This week on the SEMrush blog, we're focusing on how digital technology has shaped various generations. We hope our insights and advice specifically provide guidance to recent graduates. We'll bring you insights from members of the SEMrush team on upcoming podcasts as well as tips and messages of encouragement from other recent grads in the field.
In the spirit of this theme, I offer my thoughts on what my generation brings to the workplace.
Thirtysomethings and the Digital Landscape
In 1999, my ‘senior will’ said I’d make my living on the Internet. Everyone thought it was funny when I started making some extra cash by selling used clothing online. A teacher later admitted that he regretted missing out on an early opportunity for eBay stock after he learned about my enthusiasm and success with the then-nascent service.
Whether they were skeptical or intrigued, most of my high school classmates are also making money and increasing brand presence through established digital marketing strategies. Digital marketing isn’t just an option – it’s a necessity for new and established brands of all varieties. Beyond the success of early Internet champions like eBay, thirtysomethings have learned uniquely about the importance of the Internet and digital marketing - because we were the ones thirstiest for the technology as its implementation was just beginning.
What do Thirtysomethings Bring to the Digital Job Market Today?
I turned thirty-four in March. Thirty-four. At some point in the last decade I stopped being ‘a young professional who easily adapts to new media practices’ and started marketing myself as a ‘digital publishing veteran with ten years of experience in online content publication, management, and marketing.’
I hope that means I’m more experienced - without sounding like I am totally outdated when it comes to adapting digital technology.
My advantage is this – I came of age with the Internet. Back in the day, I learned to code on Geocities before they had a real WYSIWYG interface because that was the only option. When the financial Internet bubble burst, I still trekked into digital publishing because I believed it was important for people to be able to publish their own messages without interference.
Then I watched as things got easier – as digital products started giving people what they wanted and needed; as Google grew and began to dramatically affect all things Internet.
What do I see now? The age of successful start-ups and a more open understanding about digital possibilities and content. The things I wanted to happening are happening – and my generation worked to shape that vision.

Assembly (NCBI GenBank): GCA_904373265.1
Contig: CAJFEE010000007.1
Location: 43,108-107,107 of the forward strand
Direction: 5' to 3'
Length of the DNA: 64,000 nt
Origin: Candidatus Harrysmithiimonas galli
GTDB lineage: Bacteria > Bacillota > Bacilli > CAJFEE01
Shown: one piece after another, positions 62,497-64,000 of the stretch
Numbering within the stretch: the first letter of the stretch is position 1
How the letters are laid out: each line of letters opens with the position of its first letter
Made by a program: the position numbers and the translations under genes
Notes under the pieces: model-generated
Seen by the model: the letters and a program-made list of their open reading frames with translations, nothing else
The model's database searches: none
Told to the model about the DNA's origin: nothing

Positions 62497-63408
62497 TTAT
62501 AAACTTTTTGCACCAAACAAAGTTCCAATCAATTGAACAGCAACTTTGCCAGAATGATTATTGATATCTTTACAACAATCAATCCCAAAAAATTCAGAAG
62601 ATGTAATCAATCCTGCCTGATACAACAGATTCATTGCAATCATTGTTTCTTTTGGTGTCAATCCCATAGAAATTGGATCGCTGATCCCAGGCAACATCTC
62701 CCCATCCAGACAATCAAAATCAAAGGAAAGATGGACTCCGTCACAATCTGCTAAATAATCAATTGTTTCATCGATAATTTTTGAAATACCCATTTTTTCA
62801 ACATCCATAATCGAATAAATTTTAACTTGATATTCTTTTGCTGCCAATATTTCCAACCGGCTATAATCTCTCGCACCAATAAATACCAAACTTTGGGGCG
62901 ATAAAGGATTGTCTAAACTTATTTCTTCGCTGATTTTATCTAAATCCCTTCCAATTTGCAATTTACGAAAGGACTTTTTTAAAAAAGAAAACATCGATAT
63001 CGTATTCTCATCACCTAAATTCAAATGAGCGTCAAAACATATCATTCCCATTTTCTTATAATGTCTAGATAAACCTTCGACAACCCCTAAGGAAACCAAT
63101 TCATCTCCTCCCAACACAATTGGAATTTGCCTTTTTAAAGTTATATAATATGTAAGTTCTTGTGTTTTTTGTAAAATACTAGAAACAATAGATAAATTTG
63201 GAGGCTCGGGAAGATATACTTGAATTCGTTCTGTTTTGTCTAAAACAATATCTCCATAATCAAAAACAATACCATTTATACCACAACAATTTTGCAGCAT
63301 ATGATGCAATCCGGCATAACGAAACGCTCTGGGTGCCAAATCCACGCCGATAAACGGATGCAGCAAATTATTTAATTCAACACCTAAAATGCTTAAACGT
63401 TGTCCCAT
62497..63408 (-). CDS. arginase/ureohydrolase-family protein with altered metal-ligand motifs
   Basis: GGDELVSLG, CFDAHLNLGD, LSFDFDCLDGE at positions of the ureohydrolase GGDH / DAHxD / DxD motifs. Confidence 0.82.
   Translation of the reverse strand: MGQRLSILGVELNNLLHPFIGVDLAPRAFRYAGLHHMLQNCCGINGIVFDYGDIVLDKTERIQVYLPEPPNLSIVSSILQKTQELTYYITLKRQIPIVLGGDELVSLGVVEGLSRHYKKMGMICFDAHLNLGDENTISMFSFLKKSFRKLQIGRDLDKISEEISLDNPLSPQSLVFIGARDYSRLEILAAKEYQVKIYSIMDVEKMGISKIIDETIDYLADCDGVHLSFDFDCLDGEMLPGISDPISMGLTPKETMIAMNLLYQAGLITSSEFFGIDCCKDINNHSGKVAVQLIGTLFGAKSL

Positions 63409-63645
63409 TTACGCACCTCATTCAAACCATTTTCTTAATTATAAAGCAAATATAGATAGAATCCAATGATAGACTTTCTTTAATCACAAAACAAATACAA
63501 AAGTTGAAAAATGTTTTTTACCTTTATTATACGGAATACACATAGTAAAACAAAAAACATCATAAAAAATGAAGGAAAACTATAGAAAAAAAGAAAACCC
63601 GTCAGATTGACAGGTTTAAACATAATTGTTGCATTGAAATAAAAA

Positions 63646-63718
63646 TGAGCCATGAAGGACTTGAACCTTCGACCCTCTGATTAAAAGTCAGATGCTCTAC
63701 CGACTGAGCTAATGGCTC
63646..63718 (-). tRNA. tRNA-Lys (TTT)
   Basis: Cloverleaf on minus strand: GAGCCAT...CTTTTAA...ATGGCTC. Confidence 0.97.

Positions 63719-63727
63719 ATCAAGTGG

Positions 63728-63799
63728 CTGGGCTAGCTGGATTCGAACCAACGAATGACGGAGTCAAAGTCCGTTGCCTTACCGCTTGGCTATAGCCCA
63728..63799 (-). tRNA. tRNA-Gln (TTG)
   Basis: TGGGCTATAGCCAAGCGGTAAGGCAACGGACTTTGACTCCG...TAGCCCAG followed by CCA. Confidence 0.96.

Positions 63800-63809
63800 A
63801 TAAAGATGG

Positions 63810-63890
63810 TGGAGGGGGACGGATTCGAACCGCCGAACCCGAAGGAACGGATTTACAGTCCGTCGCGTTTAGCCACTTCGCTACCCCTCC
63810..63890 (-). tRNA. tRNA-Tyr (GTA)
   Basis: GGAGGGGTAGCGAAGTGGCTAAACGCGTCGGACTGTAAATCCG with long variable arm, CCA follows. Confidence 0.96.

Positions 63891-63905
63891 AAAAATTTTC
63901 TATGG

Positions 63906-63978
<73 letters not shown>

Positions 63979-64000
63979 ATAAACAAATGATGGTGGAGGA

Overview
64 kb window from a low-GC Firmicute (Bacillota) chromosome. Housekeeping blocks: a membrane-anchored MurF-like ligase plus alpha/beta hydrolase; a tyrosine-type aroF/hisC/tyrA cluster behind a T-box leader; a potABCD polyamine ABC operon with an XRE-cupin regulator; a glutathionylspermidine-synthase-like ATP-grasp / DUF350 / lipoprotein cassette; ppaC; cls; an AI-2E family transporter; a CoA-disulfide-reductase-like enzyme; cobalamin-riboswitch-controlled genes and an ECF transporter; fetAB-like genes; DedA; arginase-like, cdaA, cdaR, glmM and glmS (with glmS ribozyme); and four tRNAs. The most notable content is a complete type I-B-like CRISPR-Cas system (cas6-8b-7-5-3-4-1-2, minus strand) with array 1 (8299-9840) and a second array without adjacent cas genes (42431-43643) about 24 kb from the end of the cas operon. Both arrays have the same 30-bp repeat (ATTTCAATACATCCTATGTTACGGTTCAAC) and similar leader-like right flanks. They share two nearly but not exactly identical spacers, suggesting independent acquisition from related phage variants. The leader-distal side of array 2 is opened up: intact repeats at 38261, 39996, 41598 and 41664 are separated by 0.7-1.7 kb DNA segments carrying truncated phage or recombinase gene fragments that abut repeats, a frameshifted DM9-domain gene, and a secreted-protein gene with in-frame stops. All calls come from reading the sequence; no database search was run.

Young Professionals Are Essential
While us thirtysomethings have our own value, young professionals are essential in marketing and technology, especially if you are trying to market to people their age. At this point in my career, I’ve focused very specifically on what I want to do and what I’m good at - and that includes the social networks I use. I know about tumblr, Instagram, and Snapchat, but with the variety of social networks available and my limited time, I don’t use them all regularly. I just stay on top of industry news.
A recent college graduate with an interest in social media marketing, however, is likely more versatile. Plus, she’ll be able to recommend the trends on those sites as well as networks with increasing value to people like her – and therefore, anyone trying to market to young professionals.
Online Safety vs. Personal Brand and Meeting People Online
I remember the days of extreme caution on the Internet – as a minor, I was instructed to never use my real name online – not even my first name.
To increase the quality of content and cut down on trolls and other miscreants, many major online networking tools and social sites (like Facebook and LinkedIn) now require you to use your real name. And if you’re on those networks that don’t (like Twitter) your work and results won’t be respected as much without an authentic moniker attached.
For a long time, meeting people online was considered downright weird – or a great way to end up as a victim of a real crime. However, online reach is now essential to general marketing and networking. Now if you don’t use online tools to connect with others or at least find in-person networking events, you’re really behind the times.
Thirtysomethings were there during that whole awkward transition – when we were teens and adults didn’t think of the Internet as ‘real’ space because it isn’t tangible. I have the wisdom to know that using my real name online is often important while also being aware that something as simple as blogging about gaming could lead to an unsafe situation for me because the Internet is full of all types of people.
We’ve seen the Internet at its best and in the midst of culture wars - and we have enough experience to sidestep issues when it’s necessary and navigate them successfully when it’s time to join the conversation.
What is your generation’s outlook on the digital landscape? Do you have advice for recent grads? Please share your thoughts in the comments.
Header image credit: Canva & Picjumbo. Apple, the Apple logo and iPhone are trademarks of Apple Inc., registered in the U.S. and other countries.
Tara M. Clapper is a technical editor for SEMrush and the senior editor at The Geek Initiative, a website celebrating women in geek culture.